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10 May 2019

 

Permafrost under the Arctic seabed is more widespread than previously thought, and is mostly warming, a new study finds

The fate of permafrost – soil that is frozen for two or more years – is of huge importance for the global climate because of the large amounts of organic carbon stored in it, which can be released into the atmosphere as these soils start to thaw.

While the distribution of permafrost on land is well mapped, little is known of the distribution, depth and behavior of permafrost under the Arctic’s seabed – the submarine permafrost.

Scientists have now, for the first time ever, modelled the distribution of submarine permafrost underneath the entire Arctic seabed. Published in the Journal of Geophysical Research: Oceans in the latest issue (April 2019), their findings reveal that submarine permafrost is more widely distributed than previously thought, and is almost all getting thinner.

These findings are significant, because knowing how much submarine permafrost exists is a crucial first step in predicting how much methane and carbon dioxide might be released into the atmosphere from underneath the Arctic seabed.

“As sea ice melts and the temperature of the Arctic water column increases, some of this heat is being transferred to the seabed, accelerating the thaw of submarine permafrost. This raises the possibility of releasing methane, a powerful greenhouse gas. It’s crucial that we get a better understanding of where submarine permafrost is located and how vulnerable it is to this warming,” noted Dr. Paul Overduin from the Alfred Wegener Institute (AWI), Helmholtz Centre for Polar and Marine Research, and lead author of the study.

Since the last Ice Age, the world’s oceans have risen by about 120 meters, covering a lot of land that was deeply frozen. Most marine permafrost is thought to be such relict terrestrial permafrost, which now finds itself under the Arctic Ocean. Scientists have so far predicted where marine permafrost exists by reconstructing global sea levels and modelling the underwater topography (bathymetry) of the oceans. Observational data from ships has also provided some data, but it is limited to just a few areas in the Arctic.

Paul Overduin and his colleagues tweaked this approach by adding a heat flow model. First they modelled how Arctic sea levels rose and fell over hundreds of thousands of years. Where low sea levels left the land exposed to a cold climate, the model shows that permafrost developed. High sea levels, such as those we have today, flooded the land and created submarine permafrost. To see how submarine permafrost evolved over time, they then used a simple mathematical model to track the heat flow into the ground from the ocean, to understand how quickly permafrost thaws once it is covered by seawater.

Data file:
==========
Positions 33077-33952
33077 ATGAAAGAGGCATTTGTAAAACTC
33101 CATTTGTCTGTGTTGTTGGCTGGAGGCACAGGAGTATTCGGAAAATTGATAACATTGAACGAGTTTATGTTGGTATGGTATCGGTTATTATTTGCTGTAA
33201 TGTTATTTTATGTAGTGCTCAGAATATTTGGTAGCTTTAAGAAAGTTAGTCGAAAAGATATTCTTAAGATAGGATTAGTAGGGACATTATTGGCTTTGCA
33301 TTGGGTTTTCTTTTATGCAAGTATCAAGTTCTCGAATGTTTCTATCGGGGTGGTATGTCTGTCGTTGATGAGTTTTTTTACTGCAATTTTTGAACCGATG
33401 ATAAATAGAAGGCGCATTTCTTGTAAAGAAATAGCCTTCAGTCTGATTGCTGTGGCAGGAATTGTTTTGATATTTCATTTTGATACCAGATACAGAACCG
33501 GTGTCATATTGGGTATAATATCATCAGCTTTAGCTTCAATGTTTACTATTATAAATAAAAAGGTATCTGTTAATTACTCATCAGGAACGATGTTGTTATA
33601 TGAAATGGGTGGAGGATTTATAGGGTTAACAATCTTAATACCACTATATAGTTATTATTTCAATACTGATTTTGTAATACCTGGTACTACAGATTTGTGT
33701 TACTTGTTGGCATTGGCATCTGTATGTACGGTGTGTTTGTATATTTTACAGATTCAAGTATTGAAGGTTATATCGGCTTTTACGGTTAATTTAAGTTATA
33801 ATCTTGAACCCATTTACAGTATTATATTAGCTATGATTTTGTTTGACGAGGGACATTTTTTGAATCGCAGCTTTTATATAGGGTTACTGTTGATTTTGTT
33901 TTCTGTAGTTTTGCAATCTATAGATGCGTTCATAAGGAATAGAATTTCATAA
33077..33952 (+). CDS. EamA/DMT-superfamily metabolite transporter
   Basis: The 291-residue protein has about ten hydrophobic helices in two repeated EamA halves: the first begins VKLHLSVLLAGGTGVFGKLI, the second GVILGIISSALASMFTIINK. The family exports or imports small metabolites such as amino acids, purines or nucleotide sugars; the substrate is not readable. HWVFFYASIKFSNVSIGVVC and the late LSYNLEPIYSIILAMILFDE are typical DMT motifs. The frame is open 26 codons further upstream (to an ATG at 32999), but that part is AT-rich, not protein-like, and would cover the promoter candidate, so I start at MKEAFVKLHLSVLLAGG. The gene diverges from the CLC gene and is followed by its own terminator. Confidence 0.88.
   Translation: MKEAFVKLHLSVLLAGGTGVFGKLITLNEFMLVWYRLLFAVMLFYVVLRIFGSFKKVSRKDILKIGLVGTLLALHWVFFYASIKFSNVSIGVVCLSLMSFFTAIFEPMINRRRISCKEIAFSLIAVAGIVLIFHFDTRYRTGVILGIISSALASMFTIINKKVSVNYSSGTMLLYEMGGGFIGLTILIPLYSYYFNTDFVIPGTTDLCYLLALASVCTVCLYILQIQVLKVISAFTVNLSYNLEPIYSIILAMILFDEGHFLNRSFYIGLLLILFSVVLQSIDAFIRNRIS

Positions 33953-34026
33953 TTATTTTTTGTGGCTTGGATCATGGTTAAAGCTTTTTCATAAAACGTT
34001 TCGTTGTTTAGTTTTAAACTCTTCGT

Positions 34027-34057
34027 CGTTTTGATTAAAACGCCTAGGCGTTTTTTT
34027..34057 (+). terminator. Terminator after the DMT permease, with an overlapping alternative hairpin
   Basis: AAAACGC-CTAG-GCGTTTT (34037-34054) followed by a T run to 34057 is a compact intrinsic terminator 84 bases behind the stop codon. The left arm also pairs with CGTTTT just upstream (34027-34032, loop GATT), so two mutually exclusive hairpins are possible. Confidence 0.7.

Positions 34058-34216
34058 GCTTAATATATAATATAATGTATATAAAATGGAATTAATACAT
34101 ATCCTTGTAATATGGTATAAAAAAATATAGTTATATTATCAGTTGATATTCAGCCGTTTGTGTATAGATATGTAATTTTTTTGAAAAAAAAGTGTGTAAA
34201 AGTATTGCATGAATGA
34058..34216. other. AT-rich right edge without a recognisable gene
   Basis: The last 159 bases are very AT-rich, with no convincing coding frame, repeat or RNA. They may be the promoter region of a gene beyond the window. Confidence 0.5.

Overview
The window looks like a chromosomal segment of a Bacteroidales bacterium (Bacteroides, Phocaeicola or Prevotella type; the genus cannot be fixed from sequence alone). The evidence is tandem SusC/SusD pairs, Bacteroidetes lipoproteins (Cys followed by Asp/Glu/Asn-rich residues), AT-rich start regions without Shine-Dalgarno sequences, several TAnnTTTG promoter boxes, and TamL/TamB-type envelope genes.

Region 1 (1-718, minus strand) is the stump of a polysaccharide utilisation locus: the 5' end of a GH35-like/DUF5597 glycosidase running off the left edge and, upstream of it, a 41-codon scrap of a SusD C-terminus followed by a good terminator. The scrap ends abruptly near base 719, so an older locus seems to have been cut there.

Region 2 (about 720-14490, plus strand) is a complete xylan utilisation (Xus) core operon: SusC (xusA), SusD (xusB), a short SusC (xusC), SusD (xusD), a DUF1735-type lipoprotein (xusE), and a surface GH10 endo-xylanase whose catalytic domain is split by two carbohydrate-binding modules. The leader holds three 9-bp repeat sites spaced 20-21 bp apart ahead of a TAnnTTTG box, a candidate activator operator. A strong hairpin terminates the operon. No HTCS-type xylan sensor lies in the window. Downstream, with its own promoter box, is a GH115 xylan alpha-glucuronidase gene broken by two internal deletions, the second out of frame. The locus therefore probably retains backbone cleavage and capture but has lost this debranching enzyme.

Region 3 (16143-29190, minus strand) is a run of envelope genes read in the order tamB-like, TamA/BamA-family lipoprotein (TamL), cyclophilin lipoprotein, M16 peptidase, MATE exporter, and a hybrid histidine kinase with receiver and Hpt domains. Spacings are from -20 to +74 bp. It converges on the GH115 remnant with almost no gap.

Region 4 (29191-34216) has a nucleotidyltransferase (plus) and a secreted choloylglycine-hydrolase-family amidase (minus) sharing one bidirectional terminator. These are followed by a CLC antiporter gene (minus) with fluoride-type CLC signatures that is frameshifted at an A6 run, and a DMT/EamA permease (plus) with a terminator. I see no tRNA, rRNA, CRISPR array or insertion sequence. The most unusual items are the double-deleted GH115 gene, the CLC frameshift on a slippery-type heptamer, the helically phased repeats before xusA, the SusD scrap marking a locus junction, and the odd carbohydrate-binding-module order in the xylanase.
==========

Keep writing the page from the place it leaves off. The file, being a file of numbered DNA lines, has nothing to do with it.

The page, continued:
The team also compared the model to some of the few seismic surveys and drilled cores available, in the Kara and Beaufort Seas, and found a good match. According to their model, permafrost exists under 2.5 million square kilometers of the Arctic seabed (roughly half the size of the European Union), larger than previous estimates. They found that permafrost beneath the ocean is warming and the ice in it is thawing. Most surprising to the team was that 97% of submarine permafrost is thinning, implying that submarine permafrost will almost certainly disappear if the Arctic seas continue to warm. Over 80% of submarine permafrost is located in the Siberian Arctic Seas, which are relatively shallow with an average depth of 100 meters.

Their work is an important step answering some larger questions about how much the Arctic is contributing to global greenhouse gas emissions. “The big question on everyone’s mind is how this warming of marine permafrost and thinning will impact on methane emissions. Our work provides a baseline to start modelling emissions against various future warming scenarios,” concludes Sebastian Westermann of the University of Oslo, one of the co-authors of the study.

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Ice content: A view of the Arctic Ocean show the land and water depth. The model calculates how much ice remains in the sediment below the ocean floor. (Map: Paul Overduin)



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Cardinalty: Modelled temperatures below the ocean floor allow us to estimate how thick the permafrost is around the Arctic Ocean. The light blue line shows the previously assumed distribution of potential submarine permafrost. The coloured region shows how deep the permafrost is beneath the sea floor. (Map: Paul Overduin)

 

The study is part of the Nunataryuk research project, which aims to assess permafrost thaw, study how it contributes to climate change, understand its impacts on indigenous communities and other people, and develop mitigation and adaptation strategies. The project brings together world-leading specialists in natural science and socio-economics and connects them with stakeholders from around the Arctic coast. Nunataryuk is an EU-funded Horizon 2020 project coordinated by the Alfred Wegener Institute in Potsdam, Germany.

 
Original study:

Overduin, P. P., Schneider von Deimling, T., Miesner, F., Grigoriev, M. N., Ruppel, C., Vasiliev, A., et al (2019). Submarine Permafrost Map in the Arctic Modelled Using 1-D Transient Heat Flux (SuPerMAP). Journal of Geophysical Research: Oceans, 124. DOI: 10.1029/2018JC014675

Scientific contact:

Dr. Paul Overduin
Alfred Wegener Institute
Telephone: +49(331)288-2113
Email: This email address is being protected from spambots. You need JavaScript enabled to view it.

Media relations contact:

Marlena Witte
Alfred Wegener Institute
Telephone: +49(471)4831-1539
Email: This email address is being protected from spambots. You need JavaScript enabled to view it.

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